Thai AirAsia, a joint venture of Malaysian low-fare airline AirAsia and Thailand's Asia Aviation, is set to put 75% of its staff on unpaid leave starting from February 2021.

Instead of laying the employees off, Thai AirAsia plans to request 75% of staff to take an unpaid leave option in order to cut costs while the airline deals with financial difficulties and looks for new sources of income, Santisuk Klongchaiya, the CEO of the airline, explained to local media.

Thai AirAsia’s unpaid leave program would divide the staff into two groups. For those employees, who had already taken unpaid leave in 2020 and were scheduled to return to work after March 2021, the unpaid leave would be extended by two months until May 2021.

Meanwhile, 75% of the staff who have been actively working despite the first wave of pandemic related travel restrictions, would be asked to take unpaid leave until May 2021. 

Speaking to Thai Enquirer on January 19, 2021, Klongchaiya outlined that the ongoing pandemic outbreak would not take longer than the previous wave and the financial situation of the airline would “gradually improve“. However, the CEO of Thai AirAsia did not specify the exact quantity of the workforce involved in the latest airline’s decision. According to the latest Asia Aviation annual report, the air carrier had almost 6,000 employees in 2019.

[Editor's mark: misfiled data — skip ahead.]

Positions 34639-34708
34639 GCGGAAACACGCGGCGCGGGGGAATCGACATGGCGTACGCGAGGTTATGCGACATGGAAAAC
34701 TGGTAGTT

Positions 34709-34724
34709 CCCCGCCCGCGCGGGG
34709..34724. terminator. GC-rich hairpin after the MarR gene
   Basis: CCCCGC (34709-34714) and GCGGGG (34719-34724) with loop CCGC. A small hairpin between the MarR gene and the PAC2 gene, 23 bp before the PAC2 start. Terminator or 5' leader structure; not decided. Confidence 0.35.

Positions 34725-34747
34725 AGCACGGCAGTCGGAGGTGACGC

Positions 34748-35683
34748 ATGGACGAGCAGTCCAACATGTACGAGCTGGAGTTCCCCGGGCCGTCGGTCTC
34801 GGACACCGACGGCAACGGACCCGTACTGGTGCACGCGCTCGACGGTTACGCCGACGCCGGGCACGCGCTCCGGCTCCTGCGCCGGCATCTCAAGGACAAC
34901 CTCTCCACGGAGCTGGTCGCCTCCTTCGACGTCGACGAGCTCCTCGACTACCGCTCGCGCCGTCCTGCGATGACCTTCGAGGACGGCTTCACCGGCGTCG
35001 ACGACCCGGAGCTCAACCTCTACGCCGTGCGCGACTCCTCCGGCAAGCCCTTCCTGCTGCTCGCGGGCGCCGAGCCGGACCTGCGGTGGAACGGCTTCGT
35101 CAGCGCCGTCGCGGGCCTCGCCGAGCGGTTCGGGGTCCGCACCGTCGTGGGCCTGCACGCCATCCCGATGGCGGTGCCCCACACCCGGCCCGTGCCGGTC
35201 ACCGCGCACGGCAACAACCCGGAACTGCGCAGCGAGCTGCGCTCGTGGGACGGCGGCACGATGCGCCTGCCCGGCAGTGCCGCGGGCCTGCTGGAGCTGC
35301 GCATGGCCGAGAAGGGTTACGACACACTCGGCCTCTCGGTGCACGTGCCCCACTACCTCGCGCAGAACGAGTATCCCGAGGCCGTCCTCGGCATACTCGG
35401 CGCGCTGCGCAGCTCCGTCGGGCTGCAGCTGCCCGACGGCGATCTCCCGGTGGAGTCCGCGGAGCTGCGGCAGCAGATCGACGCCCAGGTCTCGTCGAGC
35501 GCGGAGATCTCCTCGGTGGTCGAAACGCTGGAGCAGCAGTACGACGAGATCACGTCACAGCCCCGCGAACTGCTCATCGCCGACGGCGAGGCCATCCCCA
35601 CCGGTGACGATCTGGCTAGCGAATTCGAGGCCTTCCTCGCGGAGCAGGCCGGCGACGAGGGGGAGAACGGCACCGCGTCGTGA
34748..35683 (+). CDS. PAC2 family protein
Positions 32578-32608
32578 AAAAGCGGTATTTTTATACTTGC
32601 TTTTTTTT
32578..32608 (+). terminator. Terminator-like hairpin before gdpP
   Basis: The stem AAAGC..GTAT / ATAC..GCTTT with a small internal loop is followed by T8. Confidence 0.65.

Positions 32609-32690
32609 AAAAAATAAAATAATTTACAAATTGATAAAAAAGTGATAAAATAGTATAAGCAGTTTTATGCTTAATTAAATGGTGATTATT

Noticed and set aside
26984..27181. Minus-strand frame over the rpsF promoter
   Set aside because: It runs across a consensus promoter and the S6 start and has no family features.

Tassapon Bijleveld, the Chairman of Asia Aviation,  said that the airline hoped to receive governmental financial injections in April 2020, but instead of waiting for the state’s approval for support, the air carrier was trying to secure loans from banks by itself.

According to Planespotters.com data, Thai AirAsia has a total of 62 aircraft in the fleet, consisting of 60 Airbus A320 and Airbus A321 jets. Due to a sharp decrease in passenger demand, it operates only a small part of the fleet or 22 planes. 

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Like many other airlines around the world, Thai Airways was forced to ask for a helping hand from its home government to ensure liquidity going into the future.